Researchers find key to blood-clotting process

June 26, 2013
Researchers find key to blood-clotting process

Researchers, including Professor Alastair Poole and Dr Matthew Harper from the University of Bristol's School of Physiology and Pharmacology, have uncovered a key process in understanding how blood clots form that could help pave the way for new therapies to reduce the risk of heart attacks.

The research, carried out in collaboration with researchers from the Universities of Homburg and Heidelberg in Germany, the National Institutes of Health in the USA and University College London, focuses on the action of platelets in the blood clotting process.

These platelets are very small cells in our blood that are essential to blood clotting when we damage a blood vessel. Unfortunately, platelet clots can also block blood vessels in the heart, leading to heart attacks.

When blood vessels are damaged they expose the and produce , which then trigger the platelets to create a clot or thrombus. It has been known for some time that platelets are activated much more strongly if they detect both collagen and at the same time, but until now it has been a puzzle as how this happens.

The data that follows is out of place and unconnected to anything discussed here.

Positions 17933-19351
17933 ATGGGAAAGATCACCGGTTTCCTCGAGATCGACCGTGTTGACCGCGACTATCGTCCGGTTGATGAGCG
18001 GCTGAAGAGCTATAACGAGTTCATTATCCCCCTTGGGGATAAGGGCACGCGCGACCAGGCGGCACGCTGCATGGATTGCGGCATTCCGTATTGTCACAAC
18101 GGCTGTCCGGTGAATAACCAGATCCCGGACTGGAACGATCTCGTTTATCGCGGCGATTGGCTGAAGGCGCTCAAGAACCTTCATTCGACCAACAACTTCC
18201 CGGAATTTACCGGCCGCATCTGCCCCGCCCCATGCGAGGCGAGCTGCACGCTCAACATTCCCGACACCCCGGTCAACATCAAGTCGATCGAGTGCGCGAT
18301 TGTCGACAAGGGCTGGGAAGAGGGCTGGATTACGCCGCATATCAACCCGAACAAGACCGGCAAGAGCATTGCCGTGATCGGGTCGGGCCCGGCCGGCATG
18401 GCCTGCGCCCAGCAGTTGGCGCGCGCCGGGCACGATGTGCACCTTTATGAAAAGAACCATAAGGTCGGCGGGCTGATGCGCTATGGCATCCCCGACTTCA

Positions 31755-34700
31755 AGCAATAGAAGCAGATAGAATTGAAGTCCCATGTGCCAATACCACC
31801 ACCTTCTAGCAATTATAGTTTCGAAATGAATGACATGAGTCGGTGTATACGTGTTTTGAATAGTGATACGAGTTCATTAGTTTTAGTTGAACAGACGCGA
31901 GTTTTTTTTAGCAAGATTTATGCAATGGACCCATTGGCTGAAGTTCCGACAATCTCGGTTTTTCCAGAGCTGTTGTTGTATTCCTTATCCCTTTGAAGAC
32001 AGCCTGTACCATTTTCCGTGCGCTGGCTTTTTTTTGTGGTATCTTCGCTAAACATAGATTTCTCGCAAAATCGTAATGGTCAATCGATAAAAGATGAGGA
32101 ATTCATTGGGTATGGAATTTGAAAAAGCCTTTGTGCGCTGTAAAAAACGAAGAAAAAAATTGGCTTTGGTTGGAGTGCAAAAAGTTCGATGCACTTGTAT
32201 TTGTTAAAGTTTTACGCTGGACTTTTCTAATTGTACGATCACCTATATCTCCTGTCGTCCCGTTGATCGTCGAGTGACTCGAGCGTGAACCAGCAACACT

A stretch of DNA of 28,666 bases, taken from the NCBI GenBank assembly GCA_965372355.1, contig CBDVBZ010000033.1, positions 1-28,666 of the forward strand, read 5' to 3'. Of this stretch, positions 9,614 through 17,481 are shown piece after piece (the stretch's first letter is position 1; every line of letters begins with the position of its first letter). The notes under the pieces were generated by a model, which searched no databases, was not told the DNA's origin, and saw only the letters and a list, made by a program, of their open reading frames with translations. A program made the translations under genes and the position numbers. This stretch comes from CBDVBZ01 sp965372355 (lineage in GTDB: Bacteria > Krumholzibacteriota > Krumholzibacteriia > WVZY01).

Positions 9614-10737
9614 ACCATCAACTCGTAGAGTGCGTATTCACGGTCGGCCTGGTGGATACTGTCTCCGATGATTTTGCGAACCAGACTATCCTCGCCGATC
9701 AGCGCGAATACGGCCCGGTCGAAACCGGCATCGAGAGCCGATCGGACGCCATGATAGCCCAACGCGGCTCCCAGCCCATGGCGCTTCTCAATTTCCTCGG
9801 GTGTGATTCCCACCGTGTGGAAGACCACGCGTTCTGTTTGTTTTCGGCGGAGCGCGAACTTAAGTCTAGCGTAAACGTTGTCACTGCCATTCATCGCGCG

Now the research from Bristol and others, which is published today [25 June] in the journal Science Signalling, has shown that platelets respond to simultaneous exposure to these two strong signals by opening a channel in their , made up of the proteins TRPC3 and TRPC6.

This channel, which is not opened if platelets detect only one of the damage signals, allows to penetrate the and that triggers the to expose a procoagulant surface, which means that they generate more thrombin. This can lead to a vicious cycle of more platelet activation, the generation of more thrombin and bigger clots.

Explore further: Blood cell breakthrough could help treat heart disease

Related Stories

Blood cell breakthrough could help treat heart disease

April 27, 2012

( -- Scientists at the University of Reading have made a groundbreaking discovery into the way blood clots are formed, potentially leading to the development of new drugs to treat one of the world's biggest killer ...

Recommended for you

Gut microbes signal to the brain when they are full

November 24, 2015

Don't have room for dessert? The bacteria in your gut may be telling you something. Twenty minutes after a meal, gut microbes produce proteins that can suppress food intake in animals, reports a study published November 24 ...

New findings offer hope for diabetic wound healing

November 23, 2015

University of Notre Dame researchers have discovered a compound that accelerates diabetic wound healing, which may open the door to new treatment strategies. Non-healing chronic wounds are a major complication of diabetes, ...


Please sign in to add a comment. Registration is free, and takes less than a minute. Read more

Click here to reset your password.
Sign in to get notified via email when new comments are made.